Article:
This fall has been unseasonably warm and drippy, exactly the weather diehard steelhead anglers wish for. As a result the fishing as well as the catching on the Klamath River has been exceptional with many of our regular guests enjoying their best days ever for both numbers and size of fish. We still have a few guide dates available before the holidays get in full swing, drop us a line for availability!
Fishing on the Lower Sac, Trinity, and Upper Sac on the other hand has been more challenging, particularly for less experienced anglers as conditions have become quite technical, with low water and crowds on the Trinity, sparse hatches of small and tiny bugs on the Upper Sac and cloudy water from Shasta Lake at times spoiling the Lower Sac.
Flows from Iron Gate on the Klamath have been very low and steady at 950 cfs which is half the norm. Water clarity has been three to five feet which has created ideal conditions and an exceptional bite. Flows on the Trinity have remained at 315 cfs at Lewiston, which is the norm but only 405 cfs at Junction City, so the low, crystal clear water is causing steelhead to sit in tanks with a very soft bite despite decent return numbers for Steelhead this season. With wet weather on the horizon and hopefully some significant precipitation to move some fish, we expect conditions to change and hope to experience the same kind of epic days several guests enjoyed earlier this fall. We do have some guide availability so drop us a line.
Releases out of Keswick on the Lower Sac have been low and steady around 4,000 cfs with some flow changes scheduled dropping to 3,600 today and 3,400 on December 8th. The mean is 5,540 and the median 8,270 cfs so the fish are packed tight and very wary. A great concern is the water clarity which has been varying from a foot to 3 or 4 feet at best. Our guests recently enjoyed some spectacular days fishing egg patterns behind a few remaining spawning salmon we found, otherwise tiny nymphs have been the ticket particularly on the few days we’ve seen with fair hatches. We’ve skipped the days (rescheduled trips) when the clarity dropped and bugs are sparse but heard the bite has been tough. Flows at Delta on the Upper Sac jumped this week from 250 and are currently at 405 cfs, which is still quite low. Water temps are in the forties so the bite has been best midday. This is the time of year we target large fish, it is technical and can be good fun for those interested in learning how to stalk and catch the biggest fish in the river.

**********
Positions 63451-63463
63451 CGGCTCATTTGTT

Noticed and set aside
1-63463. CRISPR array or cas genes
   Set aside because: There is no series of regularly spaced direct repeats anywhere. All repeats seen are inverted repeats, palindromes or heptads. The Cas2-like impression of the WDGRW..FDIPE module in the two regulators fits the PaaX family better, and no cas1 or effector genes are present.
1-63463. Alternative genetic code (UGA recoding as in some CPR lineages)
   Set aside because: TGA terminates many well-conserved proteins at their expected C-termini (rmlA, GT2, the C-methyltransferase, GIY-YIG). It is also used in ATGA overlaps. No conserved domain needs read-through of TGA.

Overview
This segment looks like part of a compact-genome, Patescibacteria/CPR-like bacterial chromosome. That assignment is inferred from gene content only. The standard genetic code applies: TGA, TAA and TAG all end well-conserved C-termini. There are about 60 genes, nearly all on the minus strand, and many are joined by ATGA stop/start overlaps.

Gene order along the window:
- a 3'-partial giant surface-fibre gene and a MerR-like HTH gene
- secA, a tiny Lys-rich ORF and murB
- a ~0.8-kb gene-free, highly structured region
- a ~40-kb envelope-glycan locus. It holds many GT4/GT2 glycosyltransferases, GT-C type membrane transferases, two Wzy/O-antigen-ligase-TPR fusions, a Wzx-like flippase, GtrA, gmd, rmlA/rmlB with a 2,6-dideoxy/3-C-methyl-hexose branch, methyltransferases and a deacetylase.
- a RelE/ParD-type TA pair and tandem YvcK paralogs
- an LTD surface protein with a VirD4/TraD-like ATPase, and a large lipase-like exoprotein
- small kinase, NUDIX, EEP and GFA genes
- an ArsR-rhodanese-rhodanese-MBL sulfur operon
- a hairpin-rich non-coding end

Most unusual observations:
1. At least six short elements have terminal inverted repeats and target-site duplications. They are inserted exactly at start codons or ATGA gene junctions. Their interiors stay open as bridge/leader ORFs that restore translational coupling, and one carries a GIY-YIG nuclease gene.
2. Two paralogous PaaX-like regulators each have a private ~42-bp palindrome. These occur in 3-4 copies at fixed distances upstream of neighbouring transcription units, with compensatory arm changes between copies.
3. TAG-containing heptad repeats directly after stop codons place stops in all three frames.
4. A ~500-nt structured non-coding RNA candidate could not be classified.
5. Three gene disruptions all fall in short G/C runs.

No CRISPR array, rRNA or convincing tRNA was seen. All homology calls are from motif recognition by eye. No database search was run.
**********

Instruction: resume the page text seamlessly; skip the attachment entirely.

On the Klamath, anglers of all levels have been enjoying multiple steelhead days, but the solitude we typically experience has been lost as the word is out. To preserve the experience we have spent a good deal of time on beats downriver from the Irongate dam reach. Most adult steelhead have been running 2 to 5 lbs but several fish in the the larger range have shown recently along with a few hearty half pounders each day. For those nymphing, legs and eggs have been the most consistent producers but later in the day when it warms some fish have been taking small nymphs as well. Swinging flies has been quite good including a good number of fish on floating lines. Sink tips with small leech and Intruder style patterns will become the top producers as temperatures cool. On more than one occasion jigged or retrieved flies have out fished those swung slow and deep. For details on tactics, techniques and flies, you might like to check out our post on Fly Fishing the Klamath in Winter, first published in California Fly Fisher magazine.
Fishing this fall on the Trinity was fair to good for the most seasoned anglers, but poor for those less familiar with the river. With low, cold crystal clear water fish have “tanked” so even when you get the fish to take the bite has been soft. The biggest problem has not been a lack of fish, but the lack of rainfall so the fish are not moving and stale as a result. The good news is that with steelhead in the system, warm temps and a few storms in the forecast the fish should get back on the grab and we could be seeing some great days coming this winter as well. Eggs, stonefly nymphs, PT’s and Copper Johns have all found fish. Swinging successfully for fish recently has been difficult at best.
After a spectacular fall season, the Upper Sacramento River has slowed, and is now more of a midday affair nymphing and hoping to find a good hatch of Blue Winged Olives. Nymphing the slow water in the biggest runs has been the most productive. Finding productive runs and utilzing stealth to target trophy fish has been key. With the dripping weather we are hoping to find some dry fly fishing opportunities utilizing our favorite dry dropper rig. For more on fishing the Upper Sac in Winter check out our articles first published in California Fly Fisher, Winter Angling on the Upper Sac & Year Round Angling on the Upper Sac.
Since the peak of the egg bite and Salmon spawning has passed, fishing on the Lower Sac has been a bit of a hit and miss affair with fair days outnumbering the great days. The great days have been worth waiting for as some of our best fish of the season show this time of year. We found a few pods of late spawning salmon last week and the fishing was epic. Otherwise, hatches of mostly Blue Wing Olives have been sparse and unpredictable, if and when you find them they are also a bit technical as the bugs are tiny and the fish just sip them making hooking and landing the trophy trout that eat this time of season a challenge.
For the latest on conditions please drop us a line. We are always happy to point you in a direction you might enjoy whether you are seeking guide service or not. Wishing you and yours the very best of holiday seasons, we hope to see you soon!